It’s time to choose health insurance again: This Q&A may help.

Monitor Staff
Sunday, October 29, 2017

Amid all the debate swirling about the present and future status of the Affordable Care Act, the federal health insurance program’s open enrollment window will happen on schedule, starting Wednesday, Nov. 1, and running to Dec. 15. 

If you want insurance through the ACA in 2018, that will be your time to sign up. But you may have some questions. Here are some answers – including where to find more answers.

Q: We’ve been doing this for four years. Has anything changed?

Oh yeah. Notably, only three companies are participating through the New Hampshire Marketplace next year: Anthem, Ambetter from NH Healthy Families, and Harvard Pilgrim Health Care. The total number of plans being offered has fallen sharply, from 44 to 15, which includes only three options for the cheapest level, known as bronze, and only one “catastrophic coverage” plan, all from Anthem.

Further, your costs will be higher, perhaps much higher – premiums are expected rise by one-third or more, depending on the plan, for people who don’t get assistance – so you may want to switch in order to to take on, for example, higher deductibles, or to add some additional no extra cost office visits. 

But New Hampshire’s situation is actually pretty good compared to many other states. About half the country has just one or two health insurance companies to choose from.

Q: Do I have to buy through thefederal marketplace?

Nope, but you do have to buy health insurance or face a fine. The fine was up to $695 per adult, or $2,085 per family, this year and will probably rise next year, although details haven’t been released.

You can get private insurance from an agent or an insurance company, if you prefer their offerings or cost or if your income is above the threshold for financial assistance. If your employer offers insurance you are probably not eligible to get the financial help offered for ACA insurance, although ask your human resources department just in case.

But remember: If you don’t buy insurance through the federal marketplace you aren’t eligible for most subsidies and tax breaks that, depending on your financial situation, can make a big difference.

The state estimates that 54,000 residents plan to purchase health insurance in the federal individual market for 2018 coverage.

Q: I like the insurance I bought through the federal Marketplace, so can I just let it ride and ignore this whole annoying process?

No, no, no! Sorry, but there’s no getting around the annoying process: Your current health insurance may not even be offered next year. You’d be foolish not to shop around.

At the very least, go to HealthCare.gov to update your application and compare plan options.  If you haven’t done it before, go there and create an account.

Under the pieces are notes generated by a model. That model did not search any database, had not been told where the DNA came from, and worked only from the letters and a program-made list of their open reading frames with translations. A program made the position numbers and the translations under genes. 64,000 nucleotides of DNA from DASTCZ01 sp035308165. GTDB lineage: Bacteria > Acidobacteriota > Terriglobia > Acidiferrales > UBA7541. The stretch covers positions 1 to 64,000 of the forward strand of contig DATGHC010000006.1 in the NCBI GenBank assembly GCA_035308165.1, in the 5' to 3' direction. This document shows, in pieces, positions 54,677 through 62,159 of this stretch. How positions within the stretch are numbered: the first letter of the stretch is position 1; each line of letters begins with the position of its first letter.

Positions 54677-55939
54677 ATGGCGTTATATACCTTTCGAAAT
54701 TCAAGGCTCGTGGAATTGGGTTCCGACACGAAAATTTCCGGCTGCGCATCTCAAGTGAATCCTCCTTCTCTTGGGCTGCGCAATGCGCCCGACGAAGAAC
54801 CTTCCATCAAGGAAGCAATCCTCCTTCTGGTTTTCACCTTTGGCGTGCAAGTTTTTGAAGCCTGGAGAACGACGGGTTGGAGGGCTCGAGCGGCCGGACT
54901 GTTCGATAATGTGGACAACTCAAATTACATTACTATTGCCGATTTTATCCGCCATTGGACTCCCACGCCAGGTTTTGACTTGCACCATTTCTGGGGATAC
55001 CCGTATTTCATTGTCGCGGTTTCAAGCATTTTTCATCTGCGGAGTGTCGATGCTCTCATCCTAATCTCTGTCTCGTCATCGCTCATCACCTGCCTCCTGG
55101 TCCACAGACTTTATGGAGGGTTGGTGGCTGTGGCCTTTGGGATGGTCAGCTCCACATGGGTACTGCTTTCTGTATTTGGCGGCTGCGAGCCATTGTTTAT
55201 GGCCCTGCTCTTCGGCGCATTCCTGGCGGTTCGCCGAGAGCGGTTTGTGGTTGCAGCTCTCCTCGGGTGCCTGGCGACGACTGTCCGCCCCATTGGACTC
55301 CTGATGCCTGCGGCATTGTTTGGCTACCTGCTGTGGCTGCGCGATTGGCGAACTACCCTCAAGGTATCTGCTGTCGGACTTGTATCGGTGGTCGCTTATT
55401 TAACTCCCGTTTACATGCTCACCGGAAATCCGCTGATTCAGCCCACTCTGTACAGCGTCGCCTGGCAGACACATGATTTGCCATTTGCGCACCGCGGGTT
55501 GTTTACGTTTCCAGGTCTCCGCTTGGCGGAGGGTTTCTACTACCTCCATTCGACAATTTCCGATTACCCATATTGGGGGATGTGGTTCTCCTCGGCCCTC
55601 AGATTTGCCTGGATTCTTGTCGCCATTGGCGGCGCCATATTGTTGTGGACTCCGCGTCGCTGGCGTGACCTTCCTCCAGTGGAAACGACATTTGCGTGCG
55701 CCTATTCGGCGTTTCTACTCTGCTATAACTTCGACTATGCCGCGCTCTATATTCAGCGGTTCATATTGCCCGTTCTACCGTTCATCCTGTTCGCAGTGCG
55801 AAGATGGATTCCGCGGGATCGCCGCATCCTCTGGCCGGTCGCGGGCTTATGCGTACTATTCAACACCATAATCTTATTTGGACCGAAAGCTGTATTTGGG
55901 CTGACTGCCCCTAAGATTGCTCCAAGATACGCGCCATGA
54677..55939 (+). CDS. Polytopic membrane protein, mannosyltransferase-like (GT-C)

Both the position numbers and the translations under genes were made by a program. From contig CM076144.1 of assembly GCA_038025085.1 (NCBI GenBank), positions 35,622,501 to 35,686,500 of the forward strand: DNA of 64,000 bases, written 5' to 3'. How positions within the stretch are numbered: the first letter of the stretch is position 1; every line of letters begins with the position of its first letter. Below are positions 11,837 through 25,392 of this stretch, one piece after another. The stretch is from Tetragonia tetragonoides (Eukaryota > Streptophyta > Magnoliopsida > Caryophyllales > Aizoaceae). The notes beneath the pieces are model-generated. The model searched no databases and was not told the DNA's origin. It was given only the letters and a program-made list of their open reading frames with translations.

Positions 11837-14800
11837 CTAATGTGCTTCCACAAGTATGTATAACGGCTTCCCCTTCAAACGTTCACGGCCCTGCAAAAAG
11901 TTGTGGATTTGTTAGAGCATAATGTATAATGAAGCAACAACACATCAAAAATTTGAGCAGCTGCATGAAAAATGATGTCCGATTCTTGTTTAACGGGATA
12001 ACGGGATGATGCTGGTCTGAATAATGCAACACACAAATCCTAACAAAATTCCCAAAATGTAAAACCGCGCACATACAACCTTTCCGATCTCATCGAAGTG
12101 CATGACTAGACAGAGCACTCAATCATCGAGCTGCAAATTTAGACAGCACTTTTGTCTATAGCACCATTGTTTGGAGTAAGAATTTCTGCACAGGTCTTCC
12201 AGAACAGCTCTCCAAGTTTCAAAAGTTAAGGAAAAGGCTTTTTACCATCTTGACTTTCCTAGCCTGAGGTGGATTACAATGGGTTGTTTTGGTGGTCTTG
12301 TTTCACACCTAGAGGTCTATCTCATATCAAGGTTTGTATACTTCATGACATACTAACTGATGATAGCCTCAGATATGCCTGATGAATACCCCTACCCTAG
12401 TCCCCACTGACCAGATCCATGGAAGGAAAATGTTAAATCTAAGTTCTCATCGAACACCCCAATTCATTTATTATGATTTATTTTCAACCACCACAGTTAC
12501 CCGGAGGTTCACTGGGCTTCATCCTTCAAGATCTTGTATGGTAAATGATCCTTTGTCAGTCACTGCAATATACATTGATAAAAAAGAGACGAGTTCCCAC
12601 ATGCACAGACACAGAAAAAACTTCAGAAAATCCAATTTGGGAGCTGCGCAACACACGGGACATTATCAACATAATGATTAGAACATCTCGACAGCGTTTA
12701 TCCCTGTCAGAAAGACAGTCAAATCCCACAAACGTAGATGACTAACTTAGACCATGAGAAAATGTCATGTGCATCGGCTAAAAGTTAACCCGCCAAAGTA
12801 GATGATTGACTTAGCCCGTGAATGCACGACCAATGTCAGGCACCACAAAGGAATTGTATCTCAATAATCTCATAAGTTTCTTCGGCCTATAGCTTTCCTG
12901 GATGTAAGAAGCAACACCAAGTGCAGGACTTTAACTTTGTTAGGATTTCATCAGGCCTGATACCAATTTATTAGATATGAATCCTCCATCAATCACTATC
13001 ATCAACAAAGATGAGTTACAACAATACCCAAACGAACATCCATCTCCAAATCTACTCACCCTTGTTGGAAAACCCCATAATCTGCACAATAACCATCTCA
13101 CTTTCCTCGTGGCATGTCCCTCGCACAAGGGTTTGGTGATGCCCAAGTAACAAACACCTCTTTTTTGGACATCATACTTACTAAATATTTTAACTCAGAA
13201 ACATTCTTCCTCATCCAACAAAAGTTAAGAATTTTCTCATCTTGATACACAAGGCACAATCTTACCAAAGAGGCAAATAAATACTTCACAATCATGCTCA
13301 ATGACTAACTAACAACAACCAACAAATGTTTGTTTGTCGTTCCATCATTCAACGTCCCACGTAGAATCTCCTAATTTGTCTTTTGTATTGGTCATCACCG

Even if your current plan is still available, the cost has changed and you may prefer a different choice. Further, you will be prompted to enter your “tax household” size and some financial information, to learn if you qualify for help paying premiums or out-of-pocket costs, or for the no-cost or low-cost coverage under the New Hampshire Health Protection Program, expanded Medicaid.

All subsidies remain available for 2018 plans, so long as you sign up during open enrollment.

Q: I have a small business. What do I have to do? 

Insurance is offered through the federal marketplace for New Hampshire companies with up to 50 full-time equivalent employees. Anthem is the only company offering plans for small businesses under the program known as SHOP. They have six different plans available.

Small business owners should contact an agent or broker qualified to set up a SHOP account in the marketplace. A list of certified helpers is located at the New Hampshire Insurance Department website. 

Q: This stuff makes my head hurt. Can’t somebody help me?

You bet. The state has a number of navigators, who are paid and trained by the federal government to  help consumers, as well as small businesses and their employees, to find information and fill out those forms. They cannot recommend a specific plan but can help you wade through the morass of information and applications. There are also dozens of certified application counselors.

The website FindaHealthCenter.org can point you to a nearby community health center where you can get free help.

The New Hampshire Insurance Department, which was one of the state’s more obscure departments until Obamacare thrust it into the public eye, and can help you find assistance in some cases help you use the marketplace. Go online to nh.gov/insurance/consumers/mp_plans.htm.

If you have questions or issues with using the marketplace and getting coverage, you can also call the federal government at (800) 318-2596.

Once you have coverage, the Insurance Department can help with questions or concerns, at 1-800-852-3416 or (603) 271-2261, or by email at consumerservices@ins.nh.gov.

Q: Wait, I just remembered: Because I’m not 26 years old yet, I am carried on my parents’ insurance! Forget I asked anything.

Youth is wasted on the young.

(David Brooks can be reached at 369-3313 or dbrooks@cmonitor.com or on Twitter @GraniteGeek.)